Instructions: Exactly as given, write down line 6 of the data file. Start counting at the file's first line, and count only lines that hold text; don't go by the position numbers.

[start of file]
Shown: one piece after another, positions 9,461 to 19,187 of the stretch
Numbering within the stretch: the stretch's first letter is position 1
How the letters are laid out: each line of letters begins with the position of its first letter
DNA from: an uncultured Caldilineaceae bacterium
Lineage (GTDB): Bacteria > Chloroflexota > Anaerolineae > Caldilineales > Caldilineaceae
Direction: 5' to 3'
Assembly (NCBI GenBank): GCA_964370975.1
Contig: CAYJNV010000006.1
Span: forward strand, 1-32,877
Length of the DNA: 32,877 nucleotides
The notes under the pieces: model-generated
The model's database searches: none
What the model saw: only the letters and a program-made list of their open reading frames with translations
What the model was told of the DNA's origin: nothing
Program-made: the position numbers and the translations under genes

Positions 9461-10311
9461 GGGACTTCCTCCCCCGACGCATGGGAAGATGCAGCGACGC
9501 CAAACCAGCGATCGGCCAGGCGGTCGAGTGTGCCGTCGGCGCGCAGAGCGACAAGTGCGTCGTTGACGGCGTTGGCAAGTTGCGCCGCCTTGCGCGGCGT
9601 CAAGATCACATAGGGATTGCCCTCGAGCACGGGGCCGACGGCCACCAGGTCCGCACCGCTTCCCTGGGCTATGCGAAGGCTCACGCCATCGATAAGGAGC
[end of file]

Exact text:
Direction: 5' to 3'